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Dear Friends and Neighbors,

CentraCare care givers have been working around the clock for more than 20 months to care for you, your families and friends during COVID. We are committed to caring for every Minnesotan who needs us, and nothing will prevent us from doing so – even during these never-seen-before times.

The challenge of providing this level of care is that our hospital beds are often full. ERs in all of our hospitals are packed. And our clinical teams are exhausted. Early in the pandemic, our community stepped up in amazing ways to help us. We ask that you again join us in fighting this pandemic together.

How can you help?

  • Please get your COVID vaccines and booster shots. They are proven safe and effective in reducing COVID illness, keeping people out of the hospital, and preventing death.
  • If your situation is not an emergency, please use other care options, including:
  • If this is a medical emergency, call 9-1-1, or visit the ER.

Together, we can do this. Thank you for your support.

Ken Holmen, MD
President and CEO

Tips for a Safe Summer

Published in General, Urgency Center, For the Health of It Author: Mark Bonneville,MD

During the summer months while we are enjoying activities that the warmer weather brings, it is important to review simple safety tips. Accidents and injuries are bound to happen but there are many that could have been prevented if safety precautions were taken. And sometimes, it’s just making sure you’re aware of how to protect yourself. Because we don’t want to see what started as a fun activity end up as a medical emergency.

Water safety

Enjoying water activities is a popular way to spend a beautiful summer day, while also being able to cool off. Always wear a life jacket when boating or canoeing. In addition, make sure that someone is always watching children when they are near water. Young children can drown in only a couple of inches of water and that is why it is important for children to have supervision when enjoying the pool or beach. If you do suspect that someone is struggling in the water, call 911 immediately.

Sunburns

Remember to apply an ounce of sunscreen with an SPF of 30 or above every two hours and make sure the sunscreen blocks both UVA and UVB rays. If you develop a sunburn with tender, swollen or blistering skin, or if you develop a fever, become dizzy or feel nauseous within 12 hours of your sunburn, you may need medical attention. Sunburn increases the long-term likelihood of developing skin cancer.

Heat stroke

When a person’s body temperature is quickly elevated to dangerous levels, it can be fatal. Infants, athletes and the elderly are most at risk for heat stroke. Because heat stroke is a medical emergency, it is important to seek immediate help if you or someone you know experiences nausea, vomiting, weakness, headache, difficulty breathing, disorientation, seizures, absence of sweating and muscle cramps while outside. It also is important to remember that leaving children or pets in a car, even with the window cracked, is very dangerous and can lead to heat stroke and death.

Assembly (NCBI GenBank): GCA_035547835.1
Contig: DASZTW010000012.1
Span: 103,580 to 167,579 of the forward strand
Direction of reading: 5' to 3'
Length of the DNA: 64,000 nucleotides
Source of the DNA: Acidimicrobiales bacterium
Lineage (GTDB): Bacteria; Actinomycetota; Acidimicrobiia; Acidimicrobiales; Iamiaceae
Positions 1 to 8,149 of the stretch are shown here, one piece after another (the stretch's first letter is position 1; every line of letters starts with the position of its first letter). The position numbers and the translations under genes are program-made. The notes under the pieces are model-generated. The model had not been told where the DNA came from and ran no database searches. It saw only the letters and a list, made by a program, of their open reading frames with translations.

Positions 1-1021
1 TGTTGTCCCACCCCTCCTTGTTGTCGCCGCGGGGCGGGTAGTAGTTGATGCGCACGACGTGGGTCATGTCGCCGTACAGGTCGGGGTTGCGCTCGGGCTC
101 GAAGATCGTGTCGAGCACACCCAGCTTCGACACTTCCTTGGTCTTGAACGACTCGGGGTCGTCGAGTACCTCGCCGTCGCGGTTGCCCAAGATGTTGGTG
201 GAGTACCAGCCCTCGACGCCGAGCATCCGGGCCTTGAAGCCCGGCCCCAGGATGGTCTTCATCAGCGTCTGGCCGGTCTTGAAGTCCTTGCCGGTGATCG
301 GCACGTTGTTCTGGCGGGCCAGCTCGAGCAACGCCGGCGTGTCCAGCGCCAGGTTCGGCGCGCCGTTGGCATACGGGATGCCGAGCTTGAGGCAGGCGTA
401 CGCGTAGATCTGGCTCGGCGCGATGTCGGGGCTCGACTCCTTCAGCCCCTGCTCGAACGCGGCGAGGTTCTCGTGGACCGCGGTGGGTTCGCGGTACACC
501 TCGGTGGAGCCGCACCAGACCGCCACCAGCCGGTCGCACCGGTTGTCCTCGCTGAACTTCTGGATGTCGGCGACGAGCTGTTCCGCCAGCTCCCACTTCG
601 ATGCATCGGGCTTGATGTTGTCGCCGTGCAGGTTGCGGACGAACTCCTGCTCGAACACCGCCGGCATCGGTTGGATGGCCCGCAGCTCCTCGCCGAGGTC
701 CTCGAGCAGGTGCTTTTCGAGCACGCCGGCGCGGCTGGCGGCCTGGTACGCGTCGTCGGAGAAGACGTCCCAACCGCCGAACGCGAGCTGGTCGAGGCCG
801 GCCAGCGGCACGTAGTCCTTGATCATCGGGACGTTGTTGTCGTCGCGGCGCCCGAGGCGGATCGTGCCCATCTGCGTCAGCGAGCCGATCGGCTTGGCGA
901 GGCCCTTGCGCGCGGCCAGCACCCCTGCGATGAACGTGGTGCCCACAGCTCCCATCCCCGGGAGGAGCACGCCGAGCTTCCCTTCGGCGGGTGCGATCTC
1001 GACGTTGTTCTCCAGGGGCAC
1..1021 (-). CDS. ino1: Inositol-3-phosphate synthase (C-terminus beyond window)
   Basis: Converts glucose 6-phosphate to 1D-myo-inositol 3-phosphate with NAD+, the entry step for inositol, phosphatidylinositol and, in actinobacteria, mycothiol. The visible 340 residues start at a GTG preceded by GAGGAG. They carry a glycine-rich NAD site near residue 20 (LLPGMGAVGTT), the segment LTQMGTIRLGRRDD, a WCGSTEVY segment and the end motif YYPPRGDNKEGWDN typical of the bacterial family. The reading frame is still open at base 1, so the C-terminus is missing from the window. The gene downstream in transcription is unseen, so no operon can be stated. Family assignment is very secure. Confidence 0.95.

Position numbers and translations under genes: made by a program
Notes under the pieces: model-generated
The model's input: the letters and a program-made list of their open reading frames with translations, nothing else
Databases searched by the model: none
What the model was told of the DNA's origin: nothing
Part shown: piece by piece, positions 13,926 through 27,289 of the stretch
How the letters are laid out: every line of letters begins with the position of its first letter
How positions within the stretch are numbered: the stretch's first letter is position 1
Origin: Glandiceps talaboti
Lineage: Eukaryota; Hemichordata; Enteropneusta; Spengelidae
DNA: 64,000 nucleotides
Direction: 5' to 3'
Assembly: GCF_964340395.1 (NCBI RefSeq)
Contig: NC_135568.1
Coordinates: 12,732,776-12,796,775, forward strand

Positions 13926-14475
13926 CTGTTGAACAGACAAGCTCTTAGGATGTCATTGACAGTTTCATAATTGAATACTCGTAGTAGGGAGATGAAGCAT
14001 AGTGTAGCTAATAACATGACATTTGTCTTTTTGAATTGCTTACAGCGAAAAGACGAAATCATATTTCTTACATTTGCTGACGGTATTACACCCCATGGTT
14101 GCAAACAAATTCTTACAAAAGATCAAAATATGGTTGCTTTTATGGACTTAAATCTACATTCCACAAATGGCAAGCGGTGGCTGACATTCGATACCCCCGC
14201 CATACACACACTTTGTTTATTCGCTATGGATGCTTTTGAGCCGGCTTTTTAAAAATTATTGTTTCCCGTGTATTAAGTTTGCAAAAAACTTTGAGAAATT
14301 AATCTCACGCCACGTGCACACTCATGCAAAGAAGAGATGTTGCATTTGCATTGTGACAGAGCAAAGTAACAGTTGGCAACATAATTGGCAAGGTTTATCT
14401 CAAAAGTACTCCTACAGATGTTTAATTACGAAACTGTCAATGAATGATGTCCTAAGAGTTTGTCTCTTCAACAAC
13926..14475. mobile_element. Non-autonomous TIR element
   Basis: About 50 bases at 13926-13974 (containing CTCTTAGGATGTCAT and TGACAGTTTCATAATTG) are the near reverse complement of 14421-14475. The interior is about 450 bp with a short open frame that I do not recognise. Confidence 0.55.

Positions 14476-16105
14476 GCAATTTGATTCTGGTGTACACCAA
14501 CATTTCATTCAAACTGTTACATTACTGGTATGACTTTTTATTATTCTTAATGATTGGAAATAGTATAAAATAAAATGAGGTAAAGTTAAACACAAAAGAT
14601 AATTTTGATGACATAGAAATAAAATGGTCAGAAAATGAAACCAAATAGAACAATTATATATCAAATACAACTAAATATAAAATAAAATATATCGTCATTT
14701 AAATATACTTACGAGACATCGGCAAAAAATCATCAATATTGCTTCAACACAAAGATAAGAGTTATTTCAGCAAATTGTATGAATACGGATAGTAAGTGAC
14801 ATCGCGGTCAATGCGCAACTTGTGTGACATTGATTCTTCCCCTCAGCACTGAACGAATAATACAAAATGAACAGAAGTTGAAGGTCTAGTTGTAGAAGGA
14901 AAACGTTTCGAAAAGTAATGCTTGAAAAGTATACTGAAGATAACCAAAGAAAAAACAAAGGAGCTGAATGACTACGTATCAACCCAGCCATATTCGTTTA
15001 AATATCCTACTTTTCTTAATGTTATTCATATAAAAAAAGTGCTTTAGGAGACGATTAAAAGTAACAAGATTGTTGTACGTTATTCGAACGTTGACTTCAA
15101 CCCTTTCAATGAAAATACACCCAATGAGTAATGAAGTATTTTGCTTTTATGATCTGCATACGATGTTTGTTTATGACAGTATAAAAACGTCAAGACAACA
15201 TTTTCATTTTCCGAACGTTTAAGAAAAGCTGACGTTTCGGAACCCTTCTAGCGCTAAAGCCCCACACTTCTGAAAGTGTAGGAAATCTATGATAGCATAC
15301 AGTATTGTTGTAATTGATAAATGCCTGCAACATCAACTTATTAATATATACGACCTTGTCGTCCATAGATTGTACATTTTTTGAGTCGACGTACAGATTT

Dehydration

Because the warm weather often makes us want to stay outdoors longer, it is important to remain hydrated in order to keep our bodies functioning properly. Signs of dehydration include dry mouth, excessive thirst, fatigue, dry skin, loss of appetite and head rushes. If warm weather conditions, don’t wait until you feel thirsty.

Bike helmets

Every year, nearly 900 people die from injuries sustained in bicycle accidents and another 567,000 end up in hospital emergency rooms as a result of their injuries. For children, an average of nearly 600 emergency room visits per day or 25 every hour, happen because of bicycle accidents. Always wear a helmet when on a bicycle. Other safety tips include: Ride with traffic, not against it. Follow all traffic signs. Walk the bicycle across busy streets.

Fire

Nothing says summer like grilling with family and friends. However, U.S. fire departments responded to an estimated average of 10,600 home structure and outdoor fires involving grills per year from 2014-2018. These fires caused an average of 10 civilian deaths, 160 civilian injuries, and $149 million in direct property damage annually. To ensure that your summer grilling is safe, it is important to have a fire extinguisher in your home, keep your eye on the grill when cooking and make sure that every member of your family knows the quickest and safest route to safety if a fire were to occur in your home.

Fireworks

As we approach the Fourth of July, many backyard barbecues involve celebrating the holiday with fireworks. In 2017, eight people died and more than 12,000 were injured badly enough to require medical treatment after fireworks-related incidents. Of these, 50 percent of the injuries were to children and young adults under age 20. When celebrating this holiday with fireworks, keep your family safe by leaving the displays to the professionals and never let children near fireworks.

Tornado

Living in the Midwest, we are no strangers to severe weather and that is why it is important to practice tornado drills with your family to ensure that everyone knows the safest place to be in the event of a strong storm or tornado.

Please consider these important safety reminders this summer to ensure that you and your family will create fun-in-the-sun memories for years to come.